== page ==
Though you can purchase hemp foods and products in America, growing hemp—the non-psychoactive cousin of marijuana—has been illegal here for decades. But as part of this year's farm bill, Congress approved the growing of hemp by universities and state agriculture departments, for research purposes, in states that permit it.
It's a small step, but it's something. Since the new farm bill's passage, states where hemp farming was totally prohibited have been moving quickly to loosen their rules.
Overall, 25 states have considered industrial hemp legislation in 2014, according to Vote Hemp. Thirteen states—California, Colorado, Hawaii, Indiana, Kentucky, Maine, Montana, Nebraska, North Dakota, Oregon, Utah, Vermont and West Virginia—now allow industrial hemp farming for research and/or commercial purposes.
Hawaii passed a bill this week authorizing the University of Hawaii to grow and research hemp. New York is currently considering a bill to allow universities to grow hemp for research purposes, and similar bills have been under consideration recently in Illinois, Maryland, Michigan, Minnesota, South Carolina, and Washington.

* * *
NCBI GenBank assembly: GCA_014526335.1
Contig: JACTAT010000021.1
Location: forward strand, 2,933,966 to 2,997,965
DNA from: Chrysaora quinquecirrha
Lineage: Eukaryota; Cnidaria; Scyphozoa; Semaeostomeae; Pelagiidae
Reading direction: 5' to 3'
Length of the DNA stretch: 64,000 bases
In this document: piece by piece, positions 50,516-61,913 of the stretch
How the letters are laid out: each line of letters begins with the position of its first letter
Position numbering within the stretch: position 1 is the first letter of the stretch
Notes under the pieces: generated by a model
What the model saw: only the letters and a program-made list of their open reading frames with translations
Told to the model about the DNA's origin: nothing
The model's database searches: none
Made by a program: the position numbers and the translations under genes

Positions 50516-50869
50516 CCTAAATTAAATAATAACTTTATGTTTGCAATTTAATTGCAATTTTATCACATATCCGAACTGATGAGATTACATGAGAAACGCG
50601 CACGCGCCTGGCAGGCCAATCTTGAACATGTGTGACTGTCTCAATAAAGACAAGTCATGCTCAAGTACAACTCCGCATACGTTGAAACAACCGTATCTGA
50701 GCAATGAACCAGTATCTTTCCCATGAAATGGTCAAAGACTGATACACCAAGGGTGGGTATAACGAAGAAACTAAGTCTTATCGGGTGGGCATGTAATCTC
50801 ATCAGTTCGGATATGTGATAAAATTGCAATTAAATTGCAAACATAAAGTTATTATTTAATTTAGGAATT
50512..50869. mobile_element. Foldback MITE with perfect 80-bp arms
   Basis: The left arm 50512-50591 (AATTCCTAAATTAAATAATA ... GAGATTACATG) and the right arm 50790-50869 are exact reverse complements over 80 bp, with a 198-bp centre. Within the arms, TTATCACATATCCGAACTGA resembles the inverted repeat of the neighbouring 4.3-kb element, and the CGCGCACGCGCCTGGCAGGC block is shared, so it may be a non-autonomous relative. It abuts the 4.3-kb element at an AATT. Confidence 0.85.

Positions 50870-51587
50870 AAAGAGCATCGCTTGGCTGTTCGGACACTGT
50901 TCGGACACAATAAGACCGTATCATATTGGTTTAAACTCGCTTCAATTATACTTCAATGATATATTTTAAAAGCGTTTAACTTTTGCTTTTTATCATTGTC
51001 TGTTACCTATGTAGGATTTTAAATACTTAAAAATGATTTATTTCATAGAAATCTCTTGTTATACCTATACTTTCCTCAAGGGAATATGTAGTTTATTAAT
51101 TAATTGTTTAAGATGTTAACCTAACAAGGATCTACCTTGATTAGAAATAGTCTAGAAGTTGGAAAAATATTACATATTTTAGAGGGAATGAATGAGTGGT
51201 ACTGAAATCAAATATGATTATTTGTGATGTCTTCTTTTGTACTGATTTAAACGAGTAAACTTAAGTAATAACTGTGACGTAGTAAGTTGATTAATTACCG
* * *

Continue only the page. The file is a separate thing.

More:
Other states have legalized growing hemp for commercial as well as research purposes (though this puts them in conflict with federal laws). In March, Indiana passed a bill allowing farmers to grow hemp for research or commercial uses. Tennessee's legislature passed a similar bill in April, which is waiting on approval from Gov. Bill Haslam. A South Carolina version passed the Senate and is awaiting further action in the House.